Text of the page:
Online ISSN: 2515-8260

Keywords : T3

Study of Serum Calcium, Magnesium and Phosphorous Levels in Hypothyroidism

Bonala Sharat Babu, Azmatulla Shaik, Md. Siddique Ahmed Khan, Naveed Altaf

European Journal of Molecular & Clinical Medicine, 2022, Volume 9, Issue 3, Pages 1286-1292

Background: Thyroid disorders are the most common endocrine abnormality in the
world secondary to diabetes mellitus. Thyroid hormones are essential for growth,
neuronal development, reproduction and regulation of energy metabolism. It influences
the metabolism of all substrates including minerals. Many studies have shown that
mineral metabolism is frequently disturbed in thyroid disorders.
Materials and Methods: The study was conducted on sixty newly confirmed
hypothyroid cases based on the thyroid profile and sixty euthyroid cases were recruited
as controls. Blood samples were collected from all the patients for the estimation of
serum T3, T4, FT3, FT4, TSH, calcium, phosphorus and magnesium by auto analyzer
method. Modified spectrophotometric micro-method was used to measure Serum
copper using Bathocuprine Disulphonate Disodium Salt (BCDS) and Guanidine
hydrochloride salt. The Statistical software namely SPSS 18.0, and R environment
ver.3.2.2 were used for the analysis of the data.
Results: It was found that the levels of serum sodium, potassium and calcium were
significantly decreased in cases than the controls. Serum magnesium and phosphorus
were significantly elevated in cases than controls.
Conclusion: Serum calcium, magnesium and phosphorous levels are significantly
altered in patients having hypothyroidism. Thyroid diseases have wide spread systemic
manifestations including their effects on bone and mineral metabolism. Also thyroid
hormone affects the glomerular filtration rate, renal blood flow, tubular reabsorption
and excretion of minerals which have direct effect on Calcium, Magnesium and
phosphorous level. Thus monitoring of these minerals in hypothyroid patient will be of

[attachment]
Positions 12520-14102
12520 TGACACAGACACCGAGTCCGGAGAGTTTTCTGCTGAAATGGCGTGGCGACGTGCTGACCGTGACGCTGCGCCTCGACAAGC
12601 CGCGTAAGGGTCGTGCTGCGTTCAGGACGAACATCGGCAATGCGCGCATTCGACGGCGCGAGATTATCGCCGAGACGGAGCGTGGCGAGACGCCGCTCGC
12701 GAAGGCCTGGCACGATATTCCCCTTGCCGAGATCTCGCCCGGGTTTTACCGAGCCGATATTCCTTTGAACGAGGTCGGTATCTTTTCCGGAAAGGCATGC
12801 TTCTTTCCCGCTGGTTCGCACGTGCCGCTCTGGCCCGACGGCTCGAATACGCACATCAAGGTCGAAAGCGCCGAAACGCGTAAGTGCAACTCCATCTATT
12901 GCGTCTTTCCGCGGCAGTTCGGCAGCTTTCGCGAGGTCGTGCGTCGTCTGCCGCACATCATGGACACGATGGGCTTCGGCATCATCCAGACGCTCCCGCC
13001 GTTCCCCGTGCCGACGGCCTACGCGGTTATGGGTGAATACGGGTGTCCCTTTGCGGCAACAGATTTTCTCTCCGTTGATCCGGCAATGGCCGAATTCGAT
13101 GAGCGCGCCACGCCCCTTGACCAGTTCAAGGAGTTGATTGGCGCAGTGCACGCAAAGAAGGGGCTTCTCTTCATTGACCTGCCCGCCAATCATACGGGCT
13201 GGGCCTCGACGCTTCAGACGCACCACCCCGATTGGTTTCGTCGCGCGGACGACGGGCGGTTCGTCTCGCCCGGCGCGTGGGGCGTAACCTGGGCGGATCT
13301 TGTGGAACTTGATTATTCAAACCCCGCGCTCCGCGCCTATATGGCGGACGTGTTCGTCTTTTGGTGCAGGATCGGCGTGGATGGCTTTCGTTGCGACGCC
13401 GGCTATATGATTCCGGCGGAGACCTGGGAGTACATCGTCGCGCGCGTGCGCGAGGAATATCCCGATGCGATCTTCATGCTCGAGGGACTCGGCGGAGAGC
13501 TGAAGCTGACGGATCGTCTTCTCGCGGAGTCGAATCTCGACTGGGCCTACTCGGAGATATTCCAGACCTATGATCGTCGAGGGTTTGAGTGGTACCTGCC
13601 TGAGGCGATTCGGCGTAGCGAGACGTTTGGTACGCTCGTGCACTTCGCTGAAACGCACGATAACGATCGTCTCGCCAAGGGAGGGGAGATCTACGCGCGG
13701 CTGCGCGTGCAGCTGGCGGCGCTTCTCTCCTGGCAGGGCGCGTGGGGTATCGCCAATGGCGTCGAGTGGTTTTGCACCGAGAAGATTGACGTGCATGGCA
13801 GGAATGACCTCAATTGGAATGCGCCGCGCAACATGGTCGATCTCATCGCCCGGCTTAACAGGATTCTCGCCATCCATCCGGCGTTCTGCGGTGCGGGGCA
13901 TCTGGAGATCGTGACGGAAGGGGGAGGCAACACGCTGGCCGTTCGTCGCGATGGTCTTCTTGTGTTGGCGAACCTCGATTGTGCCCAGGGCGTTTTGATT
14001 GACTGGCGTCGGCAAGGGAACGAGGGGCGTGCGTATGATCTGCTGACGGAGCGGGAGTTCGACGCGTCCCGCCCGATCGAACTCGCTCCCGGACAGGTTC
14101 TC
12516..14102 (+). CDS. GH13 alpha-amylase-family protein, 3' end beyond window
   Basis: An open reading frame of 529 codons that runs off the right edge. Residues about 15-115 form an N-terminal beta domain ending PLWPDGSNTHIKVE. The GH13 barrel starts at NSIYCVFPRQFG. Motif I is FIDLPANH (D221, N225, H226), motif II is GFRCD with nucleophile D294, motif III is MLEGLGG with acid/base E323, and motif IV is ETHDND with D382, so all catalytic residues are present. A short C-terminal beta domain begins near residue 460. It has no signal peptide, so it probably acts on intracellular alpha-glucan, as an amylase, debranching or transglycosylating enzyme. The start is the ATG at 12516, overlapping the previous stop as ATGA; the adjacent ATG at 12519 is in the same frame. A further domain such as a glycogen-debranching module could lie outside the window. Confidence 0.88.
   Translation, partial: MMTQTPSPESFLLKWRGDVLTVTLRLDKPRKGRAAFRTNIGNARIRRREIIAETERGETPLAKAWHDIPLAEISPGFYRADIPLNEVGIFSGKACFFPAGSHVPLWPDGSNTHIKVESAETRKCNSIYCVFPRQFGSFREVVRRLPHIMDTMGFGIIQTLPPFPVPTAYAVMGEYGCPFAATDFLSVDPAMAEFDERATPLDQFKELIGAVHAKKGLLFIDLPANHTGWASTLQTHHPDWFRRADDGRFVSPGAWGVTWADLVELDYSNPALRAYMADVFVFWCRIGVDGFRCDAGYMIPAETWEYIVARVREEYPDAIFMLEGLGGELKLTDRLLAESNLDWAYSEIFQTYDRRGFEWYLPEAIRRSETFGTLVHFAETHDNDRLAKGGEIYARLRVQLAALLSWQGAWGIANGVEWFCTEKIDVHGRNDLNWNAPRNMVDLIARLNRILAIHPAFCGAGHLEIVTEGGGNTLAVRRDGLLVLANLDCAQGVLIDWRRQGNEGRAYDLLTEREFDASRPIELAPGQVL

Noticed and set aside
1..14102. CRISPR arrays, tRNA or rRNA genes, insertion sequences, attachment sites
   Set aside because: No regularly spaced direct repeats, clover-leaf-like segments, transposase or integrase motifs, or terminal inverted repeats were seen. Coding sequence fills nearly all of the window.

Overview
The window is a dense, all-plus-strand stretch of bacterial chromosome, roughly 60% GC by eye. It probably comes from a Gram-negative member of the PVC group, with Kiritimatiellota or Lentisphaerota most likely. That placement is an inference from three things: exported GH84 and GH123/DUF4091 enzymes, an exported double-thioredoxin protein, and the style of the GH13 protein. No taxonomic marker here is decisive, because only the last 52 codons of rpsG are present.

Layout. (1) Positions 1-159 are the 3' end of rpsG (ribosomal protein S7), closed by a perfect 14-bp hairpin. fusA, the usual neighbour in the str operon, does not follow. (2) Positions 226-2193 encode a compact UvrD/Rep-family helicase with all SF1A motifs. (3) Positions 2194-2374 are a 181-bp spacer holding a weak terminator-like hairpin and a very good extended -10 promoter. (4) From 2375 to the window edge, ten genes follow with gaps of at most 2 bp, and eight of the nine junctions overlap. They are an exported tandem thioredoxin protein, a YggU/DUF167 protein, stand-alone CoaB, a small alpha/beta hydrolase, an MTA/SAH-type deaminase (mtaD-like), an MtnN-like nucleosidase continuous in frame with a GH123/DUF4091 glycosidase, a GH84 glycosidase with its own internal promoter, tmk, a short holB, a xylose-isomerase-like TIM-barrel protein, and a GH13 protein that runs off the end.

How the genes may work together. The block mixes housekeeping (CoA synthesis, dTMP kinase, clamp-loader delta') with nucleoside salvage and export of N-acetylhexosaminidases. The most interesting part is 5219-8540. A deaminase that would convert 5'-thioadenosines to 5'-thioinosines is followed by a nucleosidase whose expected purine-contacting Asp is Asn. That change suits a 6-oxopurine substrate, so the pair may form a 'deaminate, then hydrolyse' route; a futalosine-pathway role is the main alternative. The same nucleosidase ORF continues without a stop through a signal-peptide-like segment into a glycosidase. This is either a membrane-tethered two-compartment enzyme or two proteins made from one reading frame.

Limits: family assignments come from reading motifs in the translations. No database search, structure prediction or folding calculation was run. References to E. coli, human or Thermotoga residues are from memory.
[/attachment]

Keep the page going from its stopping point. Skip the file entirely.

great benefit in improving clinical manifestation and can be treated appropriately.

Thyroid Dysfunction Prevalence in Elderly Patients with Chronic Liver Disease in Zagazig University

Mohamed Mohamed Hassaan, Zeinab Maher Mohamed, Aya Hefny Ibrahem, Mayada Mohamed Mousa

European Journal of Molecular & Clinical Medicine, 2021, Volume 8, Issue 4, Pages 493-502

Background: Cirrhotic patients are more liable to thyroid dysfunction especially
hypothyroidism and may have thyroiditis and hyperthyroidism. The aim of this
work is the evaluation of thyroid dysfunction in elderly patients with chronic liver
disease. Patients and methods: A cross-sectional study included 54 elderly patients
with clinical, biochemical, and ultrasound evidence of cirrhosis of liver which was
carried out in Internal Medicine Department, Faculty of Medicine, Zagazig
University Hospitals. All subjects included in this study were elderly over 65 years
and subjected to through clinical examination and full history taking with special
stress on age, sex, comorbidities, medications, symptoms of hepatic decompensation
and symptoms of hypothyroidism or hyperthyroidism. The technical part was done
at Biochemistry Department in Zagazig University. We assessed complete blood
count, serm bilirubin, serum albumin, serum ALT and AST, serum creatinine,
serum urea, PT, PTT, INR, TSH, free T3, T4 and lipid profile. Results: There was a
statistically significant positive correlation between serum TSH and weight, BMI,
Child score, total, direct bilirubin, INR, serum cholesterol, LDL cholesterol and
triglycerides. There is significant negative correlation between TSH and total
leucocytic count, platelet count, serum albumin. There was a significant negative
correlation between free T4 and both weight and BMI. There is significant positive
correlation between free T3 and total leucocytic count, and platelet count. There is
non-significant correlation between free T3 and neither weight, BMI, age,
hemoglobin, serum albumin, serum creatinine, ALT, AST, INR, LDL or HDL
cholesterol There was a significant negative correlation between child score and
TSH while there is significant positive correlation between child score and both Ft4
and FT3. There is significant relation between presence and degree of ascites and
all of free T4, free T3 and TSH. Conclusion: There is important relation between
Child pough class and all of free T4, free T3 and TSH. There is significant relation
between grade of hepatic encephalopathhy and all of free T4, free T3 and TSH.